What is time? Introducing: It’s About Time
Loading the player…
Everything that happens in your life – every experience, every interaction, even every thought – is mediated by one thing: time. That’s why the word “time” is the most frequently used noun in the English language.
We talk about time all the time – how quickly or slowly it seems to pass, how much or little of it we have, and how our past and future compare to our present. But we rarely talk about what time actually is, how our perceptions of it shape our behavior, and how changing these perceptions might improve our lives.
Our new podcast series hopes to change that. Over the course of six episodes, hosts Rebecca Asoulin and Eoin O’Carroll speak with experts in physics, psychology, philosophy, culture, history, science fiction, and many other topics to help unravel time’s mysteries. You’ll learn why time sometimes seems to slow down, how Albert Einstein’s theories open the possibility for time travel, and how time enforces social hierarchies. We’ll also hear from people who are fighting to help us get our time back.
We hope you’ll tune in. Because understanding time more deeply can help us make the most of the time we have.
This is the teaser for “It’s About Time,” our 6-part series that’s part of the Monitor’s “Rethinking the News” podcast. To listen to episodes on our site or on your favorite podcast player, please visit the “It’s About Time” landing page.
Third acts: Some older adults are rejecting lives of leisure – on purpose
“Rethinking the News” is a podcast that brings Monitor journalism straight to your ears. To learn more about the podcast and find new episodes, please visit our page.
Rebecca: I’m Rebecca Asoulin, a storytelling editor for The Christian Science Monitor.
Eoin: And I’m Eoin O’Carroll, a science writer for the Monitor.
Rebecca: And we’re the hosts of, “It’s About Time.” A new six-part science series all about –
Eoin: – time.
Rebecca: We’ll be unraveling its mysteries. Talking to physicists –
Alan Lightman: Before Einstein, time was considered absolute. A second is a second is a second.
Eoin: – a philosopher –
Heather Dyke: There is on both sides an urge to reconcile what it thinks is true of time.
Rebecca: – an anthropologist –
Dorsa Amir: How you view the future versus now really could have a significant impact on your decisions.
Eoin: – a magician –
Debbie O’Carroll: One, two, three, abracadabra!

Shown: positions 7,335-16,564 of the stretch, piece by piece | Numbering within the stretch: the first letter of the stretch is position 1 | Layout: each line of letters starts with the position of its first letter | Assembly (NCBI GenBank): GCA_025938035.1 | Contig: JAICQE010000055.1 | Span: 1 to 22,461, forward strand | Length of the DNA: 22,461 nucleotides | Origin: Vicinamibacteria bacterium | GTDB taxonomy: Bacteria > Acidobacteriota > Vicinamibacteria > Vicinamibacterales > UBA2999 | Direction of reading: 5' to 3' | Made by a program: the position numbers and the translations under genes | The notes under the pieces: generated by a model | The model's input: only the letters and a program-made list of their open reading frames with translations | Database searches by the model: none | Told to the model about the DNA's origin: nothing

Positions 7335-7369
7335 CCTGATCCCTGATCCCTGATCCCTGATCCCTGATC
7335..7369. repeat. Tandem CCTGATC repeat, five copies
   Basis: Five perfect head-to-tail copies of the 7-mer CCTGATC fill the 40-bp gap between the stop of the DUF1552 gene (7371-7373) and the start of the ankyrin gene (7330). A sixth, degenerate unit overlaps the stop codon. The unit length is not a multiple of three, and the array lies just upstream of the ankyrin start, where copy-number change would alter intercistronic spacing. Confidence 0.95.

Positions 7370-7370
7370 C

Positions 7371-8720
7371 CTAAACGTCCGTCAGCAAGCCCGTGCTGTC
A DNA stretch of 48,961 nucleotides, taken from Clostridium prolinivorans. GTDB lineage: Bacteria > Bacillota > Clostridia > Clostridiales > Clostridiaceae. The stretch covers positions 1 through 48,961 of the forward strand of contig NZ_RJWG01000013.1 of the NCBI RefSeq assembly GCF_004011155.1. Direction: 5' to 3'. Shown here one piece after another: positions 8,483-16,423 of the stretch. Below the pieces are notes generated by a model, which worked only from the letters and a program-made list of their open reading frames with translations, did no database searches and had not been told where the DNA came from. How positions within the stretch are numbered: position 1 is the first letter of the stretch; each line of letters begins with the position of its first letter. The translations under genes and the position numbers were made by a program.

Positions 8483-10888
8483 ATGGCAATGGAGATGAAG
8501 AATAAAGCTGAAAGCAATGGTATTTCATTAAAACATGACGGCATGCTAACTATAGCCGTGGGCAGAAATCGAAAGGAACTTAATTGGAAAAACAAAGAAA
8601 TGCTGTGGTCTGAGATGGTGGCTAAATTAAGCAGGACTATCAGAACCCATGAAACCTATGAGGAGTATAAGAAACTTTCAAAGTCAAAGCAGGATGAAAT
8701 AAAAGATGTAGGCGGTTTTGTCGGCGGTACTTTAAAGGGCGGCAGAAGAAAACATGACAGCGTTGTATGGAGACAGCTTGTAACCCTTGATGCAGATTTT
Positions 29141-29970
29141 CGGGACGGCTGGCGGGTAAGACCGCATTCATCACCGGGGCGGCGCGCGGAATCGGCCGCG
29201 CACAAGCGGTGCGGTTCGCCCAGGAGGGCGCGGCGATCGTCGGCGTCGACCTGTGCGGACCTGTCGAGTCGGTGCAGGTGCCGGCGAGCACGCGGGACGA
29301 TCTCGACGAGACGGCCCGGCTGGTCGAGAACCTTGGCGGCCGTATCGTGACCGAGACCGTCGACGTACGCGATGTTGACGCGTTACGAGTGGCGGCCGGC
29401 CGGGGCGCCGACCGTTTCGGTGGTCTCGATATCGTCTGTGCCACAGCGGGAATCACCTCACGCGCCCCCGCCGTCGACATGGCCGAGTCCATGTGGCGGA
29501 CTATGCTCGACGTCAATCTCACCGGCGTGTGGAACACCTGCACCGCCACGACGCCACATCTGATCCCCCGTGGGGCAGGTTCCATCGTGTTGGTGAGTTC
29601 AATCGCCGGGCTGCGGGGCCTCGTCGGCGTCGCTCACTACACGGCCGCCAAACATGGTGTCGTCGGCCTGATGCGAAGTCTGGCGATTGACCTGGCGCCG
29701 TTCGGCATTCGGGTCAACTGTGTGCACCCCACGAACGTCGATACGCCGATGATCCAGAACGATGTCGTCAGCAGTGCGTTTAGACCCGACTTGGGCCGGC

Rebecca: – a procrastination expert –
Fuschia Sirois: Laziness is not procrastination.
Eoin: – and even someone trying to build a time machine!
Ron Mallet: I thought, ‘This is it, this the thing that is going to allow me to see my father again.’
Rebecca: Because understanding time more deeply can help us make the most of the time we have.
Eoin: So if you love psychology, or philosophy –
Rebecca: – or if you love time puns –
Eoin: – or if you’re just someone who wants to use your time more wisely, join us!
Rebecca: We’ll soon be releasing new episodes right here on the Monitor’s “Rethinking the News” podcast. You can find us on Spotify, Apple Podcasts, and Stitcher. Just search, “Rethinking the News.” And subscribe to “Rethinking the News” to get notified about new episodes.
Eoin: We’ll be dropping new ones every week.
Rebecca: Like clockwork.
Eoin: You could set your watch to it.
Rebecca: Well, not your watch. Isn’t it broken?
Eoin: Well, it’s still right –
Rebecca & Eoin: twice a day!
You’ve read of free articles. Subscribe to continue.
Help fund Monitor journalism for $11/ month
Already a subscriber? Login
Mark Sappenfield Editor
Monitor journalism changes lives because we open that too-small box that most people think they live in. We believe news can and should expand a sense of identity and possibility beyond narrow conventional expectations.
Our work isn’t possible without your support.
Unlimited digital access $11/month.
Already a subscriber? Login
Digital subscription includes:
Unlimited access to CSMonitor.com. CSMonitor.com archive. The Monitor Daily email. No advertising. Cancel anytime. Subscribe